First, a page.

In Baan Tiam in Chiang Mai province there has been very significant transformation in dry season cultivation. A few years ago garlic was all the rage. But it rapidly lost popularity as a result of reductions in yield and the impact of the free-trade agreement with China. A range of other crops have been tried – peas, beans, eggplants, tomatoes, cabbages, zucchinis and more. Over the past two or three years tobacco has greatly increased in popularity. It is grown under contract (albeit an informal, verbal one) and one of the main attractions is that the company, not the farmer, pays for the seedlings and the fertiliser. This contract farming is an attractive option for some, especially those burdened by the debts from failed garlic crops.
Visiting a couple of weeks ago I was interested to see that a new dry-season crop was being tried – rice. Baan Tiam’s farmers are avid rice cultivators during the wet season but I had never seen it grown in the dry season. Two reasons were given for this innovation. First, flooding during the wet season had destroyed a lot of the rice crop. But flooding here is a regular event and perhaps even more important was the high price of rice. Those who had lost rice were reluctant to buy their rice from local suppliers, who were selling milled rice for up to 17 baht per kilogram. And even some of those who had not lost their rice thought that the high price represented an opportunity for a healthy cash sale.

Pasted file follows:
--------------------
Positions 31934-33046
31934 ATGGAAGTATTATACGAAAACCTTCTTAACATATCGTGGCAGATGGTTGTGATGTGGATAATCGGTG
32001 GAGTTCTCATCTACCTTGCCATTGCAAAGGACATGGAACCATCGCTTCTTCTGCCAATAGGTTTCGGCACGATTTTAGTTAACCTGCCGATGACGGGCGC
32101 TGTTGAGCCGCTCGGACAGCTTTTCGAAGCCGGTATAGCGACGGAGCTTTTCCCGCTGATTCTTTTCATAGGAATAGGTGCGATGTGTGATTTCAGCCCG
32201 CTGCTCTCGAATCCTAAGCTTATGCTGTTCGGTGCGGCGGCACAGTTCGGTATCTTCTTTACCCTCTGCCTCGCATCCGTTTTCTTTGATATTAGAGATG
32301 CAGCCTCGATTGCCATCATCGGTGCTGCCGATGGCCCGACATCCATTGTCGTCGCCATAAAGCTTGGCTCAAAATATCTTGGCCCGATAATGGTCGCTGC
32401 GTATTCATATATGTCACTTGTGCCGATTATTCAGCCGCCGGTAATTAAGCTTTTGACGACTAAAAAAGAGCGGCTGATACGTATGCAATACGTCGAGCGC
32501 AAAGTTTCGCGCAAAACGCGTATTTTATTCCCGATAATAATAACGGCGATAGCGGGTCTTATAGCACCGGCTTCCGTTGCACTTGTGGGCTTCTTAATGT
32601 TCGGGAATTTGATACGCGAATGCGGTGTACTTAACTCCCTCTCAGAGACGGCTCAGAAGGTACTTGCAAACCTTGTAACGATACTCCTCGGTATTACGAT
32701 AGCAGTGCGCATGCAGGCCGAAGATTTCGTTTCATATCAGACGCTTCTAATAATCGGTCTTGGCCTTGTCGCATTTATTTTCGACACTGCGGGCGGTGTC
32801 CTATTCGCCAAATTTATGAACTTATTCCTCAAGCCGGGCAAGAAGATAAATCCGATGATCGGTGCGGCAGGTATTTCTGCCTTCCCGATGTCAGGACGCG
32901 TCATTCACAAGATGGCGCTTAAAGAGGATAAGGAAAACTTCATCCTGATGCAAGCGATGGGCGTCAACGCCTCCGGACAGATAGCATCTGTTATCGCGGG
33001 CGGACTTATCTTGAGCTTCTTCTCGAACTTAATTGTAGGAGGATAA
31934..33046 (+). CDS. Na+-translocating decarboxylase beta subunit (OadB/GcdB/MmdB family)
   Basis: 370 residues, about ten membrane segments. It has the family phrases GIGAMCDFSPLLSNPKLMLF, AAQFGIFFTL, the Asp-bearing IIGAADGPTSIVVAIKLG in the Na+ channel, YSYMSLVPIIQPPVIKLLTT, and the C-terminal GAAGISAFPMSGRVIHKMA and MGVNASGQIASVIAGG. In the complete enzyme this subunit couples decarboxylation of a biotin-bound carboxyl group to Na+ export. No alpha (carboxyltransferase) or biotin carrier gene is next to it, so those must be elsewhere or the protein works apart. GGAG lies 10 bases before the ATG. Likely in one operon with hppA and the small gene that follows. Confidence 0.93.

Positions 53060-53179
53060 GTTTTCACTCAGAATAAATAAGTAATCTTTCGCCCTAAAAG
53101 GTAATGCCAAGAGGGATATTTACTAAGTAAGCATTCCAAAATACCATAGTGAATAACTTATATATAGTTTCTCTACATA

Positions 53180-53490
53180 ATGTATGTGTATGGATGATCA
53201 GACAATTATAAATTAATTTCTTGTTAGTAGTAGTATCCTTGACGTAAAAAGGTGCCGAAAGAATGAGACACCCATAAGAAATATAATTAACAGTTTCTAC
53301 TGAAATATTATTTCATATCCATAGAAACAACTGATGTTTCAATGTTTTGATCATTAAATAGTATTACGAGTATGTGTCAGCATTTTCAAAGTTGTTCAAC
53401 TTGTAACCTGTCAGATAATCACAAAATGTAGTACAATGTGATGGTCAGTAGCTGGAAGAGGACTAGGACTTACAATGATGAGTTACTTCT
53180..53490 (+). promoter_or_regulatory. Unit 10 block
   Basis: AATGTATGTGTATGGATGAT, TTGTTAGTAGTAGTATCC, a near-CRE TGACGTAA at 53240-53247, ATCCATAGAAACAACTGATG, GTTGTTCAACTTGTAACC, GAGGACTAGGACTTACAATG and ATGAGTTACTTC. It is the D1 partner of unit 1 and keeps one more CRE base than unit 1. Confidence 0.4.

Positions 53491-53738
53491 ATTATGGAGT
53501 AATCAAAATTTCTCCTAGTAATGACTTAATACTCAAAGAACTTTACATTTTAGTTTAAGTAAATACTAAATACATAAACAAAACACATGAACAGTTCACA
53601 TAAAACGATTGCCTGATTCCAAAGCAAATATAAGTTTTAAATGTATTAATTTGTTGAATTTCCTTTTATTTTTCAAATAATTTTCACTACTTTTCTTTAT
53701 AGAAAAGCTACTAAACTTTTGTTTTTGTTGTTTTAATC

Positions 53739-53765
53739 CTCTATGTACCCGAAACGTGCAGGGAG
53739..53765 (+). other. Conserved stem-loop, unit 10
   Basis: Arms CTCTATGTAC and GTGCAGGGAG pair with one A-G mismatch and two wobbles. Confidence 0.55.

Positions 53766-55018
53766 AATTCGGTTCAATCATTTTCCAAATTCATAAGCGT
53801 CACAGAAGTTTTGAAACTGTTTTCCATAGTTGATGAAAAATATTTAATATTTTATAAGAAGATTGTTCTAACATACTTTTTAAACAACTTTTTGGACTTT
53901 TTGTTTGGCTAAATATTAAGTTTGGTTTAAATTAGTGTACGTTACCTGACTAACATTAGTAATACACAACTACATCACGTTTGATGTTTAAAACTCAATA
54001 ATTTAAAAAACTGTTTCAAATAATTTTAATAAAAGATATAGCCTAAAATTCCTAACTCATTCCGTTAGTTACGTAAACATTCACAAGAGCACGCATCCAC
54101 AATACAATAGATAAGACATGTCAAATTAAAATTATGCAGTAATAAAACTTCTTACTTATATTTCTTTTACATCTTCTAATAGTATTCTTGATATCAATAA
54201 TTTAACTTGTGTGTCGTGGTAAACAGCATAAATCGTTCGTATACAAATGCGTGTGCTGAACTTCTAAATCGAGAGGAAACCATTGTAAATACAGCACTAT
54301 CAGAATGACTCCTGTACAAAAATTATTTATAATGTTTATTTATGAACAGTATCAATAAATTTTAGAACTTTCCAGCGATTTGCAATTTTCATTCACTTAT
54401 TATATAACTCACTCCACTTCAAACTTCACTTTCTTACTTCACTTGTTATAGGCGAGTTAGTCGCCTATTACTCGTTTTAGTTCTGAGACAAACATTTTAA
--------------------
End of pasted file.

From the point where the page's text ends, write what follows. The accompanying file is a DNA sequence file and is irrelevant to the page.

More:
It will be interesting to see if this catches on. I suspect not. Baan Tiam’s irrigation water supplies this year seem more than adequate. But this is not always the case and I have seen years when the stream running through the village has almost run dry. A wet rice crop under such conditions would not be a pretty sight!